|Subject: UNMIT Daily Media Review 15
[Poster's note: International and other articles already sent out to the east-timor list (firstname.lastname@example.org) have been removed from below.]
United Nations Integrated Mission in Timor-Leste
Public Information Unit
Daily Media Review Friday, 15 December 2006
UNMIT MEDIA MONITORING THE UN INTEGRATED MISSION IN TIMOR-LESTE DOES NOT VOUCH FOR THE ACCURACY OF THESE REPORTS
National Media Reports
Manuel Tilman: the job of General Prosecutor mixed with politics
MP Manuel Tilman in Committee A of the NP stated that General Prosecutor Longinhos Monteiro mixes his work with politics. Tilman added that the General Prosecutor must more pay more attention to his tasks and especially focus more on the judiciary problems and not be preoccupied with political interests. (TP)
Leandro: if I go to prison, it's base on discrimination so a revolution could emerge
MP Leandro Isac stated that if those national leaders still discriminate, and if he must go to jail, then the leaders must be prepared to face the consequence. He added that a mental and physical revolution could emerge. (TP, JN-Diario)
Threatening Labadai and Railos could lead to loss of evidence
Both MPs Alexandre Corte Real and Manuel Tilman stated that when Marcos Piedade Labadai and Vicente da Conceção Railos still receive threats from some groups or person, evidence could be lost because of the threats. Therefore the Public Prosecutor must be responsible for 24-hour security in order to protect them as witnesses. (TP, JN-Diario)
Jose Reis: Mario Carrascalão does not understand the constitution
First vice Secretary General of Fretelin Jose Maria dos Reis stated that president of the PSD party Mario Viegas Carrascalão, formerly an assembly constituent member, does not understand the constitution yet. Reis said this in response to Carrascalão’s comment in the Diario newspaper on 13 December that Alkatiri must be embarrassed to return to the National Parliament. (TP, JN-Diario)
Radio and TV News
Rains bring destruction to IDPs
Almost 80% of shelter and belongings of IDPs in Metinaro were destroyed by rain on Wednesday. Around 1,700 families live in the camp and they are not happy with the present situation. The IDPs within Dili are also upset because their camps are flooded and have affected new born babies, children and elders. IDPs in Metinaro called upon the Government to protect the lives of the people, demanding that the government should accelerate the construction of temporary shelters. In Metinaro, two government cars were damaged by IDPs because they are not happy with the manner in which the Government is handling the present situation. The IDPs complained because they have had many meetings with Government officials but there is no result and only empty promises.
Appeal of the National Parliament to the Government
In responding to the demands of IDPs, the Speaker of the National Parliament has appealed to the Government and demanded the acceleration of construction for temporary shelters because the situation of the IDPs is deteriorating. The government has to ensure that the IDPs move from their camps to new shelters. At the same time, Mr. Lu'Olo called upon IDPs and the youth to stop rock throwing and violence because it will not help to restore peace and tranquility within the community.
Acting SRSG has appealed to IDPs to accept the options
Yesterday in a press conference, Acting SRSG Mr. Finn Reske-Nielsen called on the IDPs to move from their present camps in order to avoid epidemic diseases. Mr. Finn added that the UN supports the options proposed by the government and suggests that the IDPs accept the options in order to prevent future health problems for everyone.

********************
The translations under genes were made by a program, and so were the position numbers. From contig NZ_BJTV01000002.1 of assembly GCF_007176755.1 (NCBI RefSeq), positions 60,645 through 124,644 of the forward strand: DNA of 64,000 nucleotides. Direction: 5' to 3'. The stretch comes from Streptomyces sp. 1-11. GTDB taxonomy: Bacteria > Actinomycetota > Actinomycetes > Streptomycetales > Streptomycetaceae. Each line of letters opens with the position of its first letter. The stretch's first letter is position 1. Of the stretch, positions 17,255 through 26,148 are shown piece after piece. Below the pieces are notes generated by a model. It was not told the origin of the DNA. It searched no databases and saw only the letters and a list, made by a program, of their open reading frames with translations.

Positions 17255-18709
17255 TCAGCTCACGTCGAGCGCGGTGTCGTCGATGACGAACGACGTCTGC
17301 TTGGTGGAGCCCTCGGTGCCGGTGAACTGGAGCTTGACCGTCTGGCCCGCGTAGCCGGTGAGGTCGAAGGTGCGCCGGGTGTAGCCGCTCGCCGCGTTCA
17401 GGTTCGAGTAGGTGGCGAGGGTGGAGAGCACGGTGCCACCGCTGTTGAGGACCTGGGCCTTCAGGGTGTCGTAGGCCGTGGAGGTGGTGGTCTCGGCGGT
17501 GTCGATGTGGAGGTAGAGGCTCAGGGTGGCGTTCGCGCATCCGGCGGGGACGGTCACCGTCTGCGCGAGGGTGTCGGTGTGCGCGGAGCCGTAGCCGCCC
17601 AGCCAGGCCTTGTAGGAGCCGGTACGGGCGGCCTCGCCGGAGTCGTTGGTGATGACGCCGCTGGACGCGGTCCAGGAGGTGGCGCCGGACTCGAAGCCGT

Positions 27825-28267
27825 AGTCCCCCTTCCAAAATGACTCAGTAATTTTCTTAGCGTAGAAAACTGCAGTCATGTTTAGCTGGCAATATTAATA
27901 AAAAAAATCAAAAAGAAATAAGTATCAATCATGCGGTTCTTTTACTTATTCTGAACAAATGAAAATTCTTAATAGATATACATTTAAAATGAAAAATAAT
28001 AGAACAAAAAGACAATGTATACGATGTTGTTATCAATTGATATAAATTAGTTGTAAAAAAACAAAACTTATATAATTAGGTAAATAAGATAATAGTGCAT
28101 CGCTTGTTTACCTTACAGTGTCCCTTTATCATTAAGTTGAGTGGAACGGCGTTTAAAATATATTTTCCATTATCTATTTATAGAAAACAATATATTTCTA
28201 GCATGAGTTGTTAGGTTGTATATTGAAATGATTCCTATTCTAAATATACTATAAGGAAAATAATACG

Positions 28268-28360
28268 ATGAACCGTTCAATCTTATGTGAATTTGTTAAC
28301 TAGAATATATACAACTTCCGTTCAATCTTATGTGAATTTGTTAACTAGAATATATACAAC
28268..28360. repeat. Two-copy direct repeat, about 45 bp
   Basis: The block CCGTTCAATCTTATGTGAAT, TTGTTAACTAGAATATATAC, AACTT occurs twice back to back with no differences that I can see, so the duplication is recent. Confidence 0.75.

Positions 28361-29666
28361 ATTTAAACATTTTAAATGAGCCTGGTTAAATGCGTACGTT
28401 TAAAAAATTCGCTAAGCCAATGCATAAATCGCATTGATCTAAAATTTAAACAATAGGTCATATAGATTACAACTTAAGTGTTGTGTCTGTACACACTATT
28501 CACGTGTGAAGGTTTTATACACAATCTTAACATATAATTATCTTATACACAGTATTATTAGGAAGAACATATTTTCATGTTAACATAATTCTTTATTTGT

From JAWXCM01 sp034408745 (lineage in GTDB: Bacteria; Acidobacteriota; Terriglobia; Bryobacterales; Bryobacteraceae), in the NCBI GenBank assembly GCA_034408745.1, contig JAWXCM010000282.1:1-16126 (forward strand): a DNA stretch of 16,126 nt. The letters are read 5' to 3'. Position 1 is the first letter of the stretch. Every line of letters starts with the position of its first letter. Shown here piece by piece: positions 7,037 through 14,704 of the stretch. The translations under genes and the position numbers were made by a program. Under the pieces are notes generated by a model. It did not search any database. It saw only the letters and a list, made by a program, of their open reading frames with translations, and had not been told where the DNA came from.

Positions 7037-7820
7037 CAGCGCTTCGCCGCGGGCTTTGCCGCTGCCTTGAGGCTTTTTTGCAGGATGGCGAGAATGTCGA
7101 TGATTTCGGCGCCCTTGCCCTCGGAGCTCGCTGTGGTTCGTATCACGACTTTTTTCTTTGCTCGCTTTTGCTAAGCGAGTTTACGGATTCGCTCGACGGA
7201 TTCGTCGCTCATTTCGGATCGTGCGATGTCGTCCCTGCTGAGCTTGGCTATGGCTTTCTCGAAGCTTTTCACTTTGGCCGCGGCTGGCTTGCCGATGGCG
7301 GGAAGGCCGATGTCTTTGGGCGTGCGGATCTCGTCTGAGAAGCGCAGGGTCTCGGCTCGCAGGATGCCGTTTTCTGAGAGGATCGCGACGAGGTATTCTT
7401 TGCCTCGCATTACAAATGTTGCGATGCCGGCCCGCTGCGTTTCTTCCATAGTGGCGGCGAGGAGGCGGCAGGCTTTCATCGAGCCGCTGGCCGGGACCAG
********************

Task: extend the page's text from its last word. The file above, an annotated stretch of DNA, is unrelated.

National Parliament authorized MP Leandro Isac to give his declaration to the office of the Prosecutor General
Yesterday, Commission A of the National Parliament decided to authorize MP Leandro Isac to give his declaration to the office of the Prosecutor-General, responding to accusations for attacking the residence of Brigadier-General Taur-Matan Ruak and possessing illegal weapons. The decision was taken by vote; 56 votes in favour. It is reported that MP Leandro himself voted in favour of the decision. Mr. Isac said that his decision illustrates that he placed justice above everything else and is willing to cooperate with the office of the Prosecutor-General to ensure that justice takes its course in this country.
National Parliament plans to discuss the report of the Eventual Commission
Mr. Lu'Olo, Speaker of the National Parliament, said that there will be a special session on Monday, 18 December, to discuss the findings and recommendations of the Eventual Commission. The Commission submitted the report a few days ago. The aim of the discussion is to analyse the findings for further decision making. Mr. Lu'Olo said that there are new findings which were not found in the report of the CoI.
International Media Reports
Coroner leaves door open to subpoena Whitlam Friday, December 15, 2006. 2:47pm (AEDT) Gough Whitlam may still be asked to appear at the Balibo Five inquest. (ABC TV) The New South Wales deputy coroner has left open the possibility former prime minister Gough Whitlam may be called to give evidence at the inquest into the deaths of five Australian journalists in East Timor in 1975. A lawyer for the family of one of the journalists yesterday told the Glebe Coroner's Court there was evidence the Government knew of Indonesia's intentions to invade East Timor and had an obligation to warn the Balibo Five. He said Mr Whitlam needed to reveal whether he was personally aware of the intelligence reports. Deputy state coroner Dorelle Pinch has ruled the scope of the inquest will not be widened to include whether the Government was obliged to protect the men and therefore Mr Whitlam would not be called to give evidence on that matter. But she said the Indonesian Government's knowledge of the men and its intentions were relevant, and she did not rule out Mr Whitlam giving evidence on that topic. (ABC)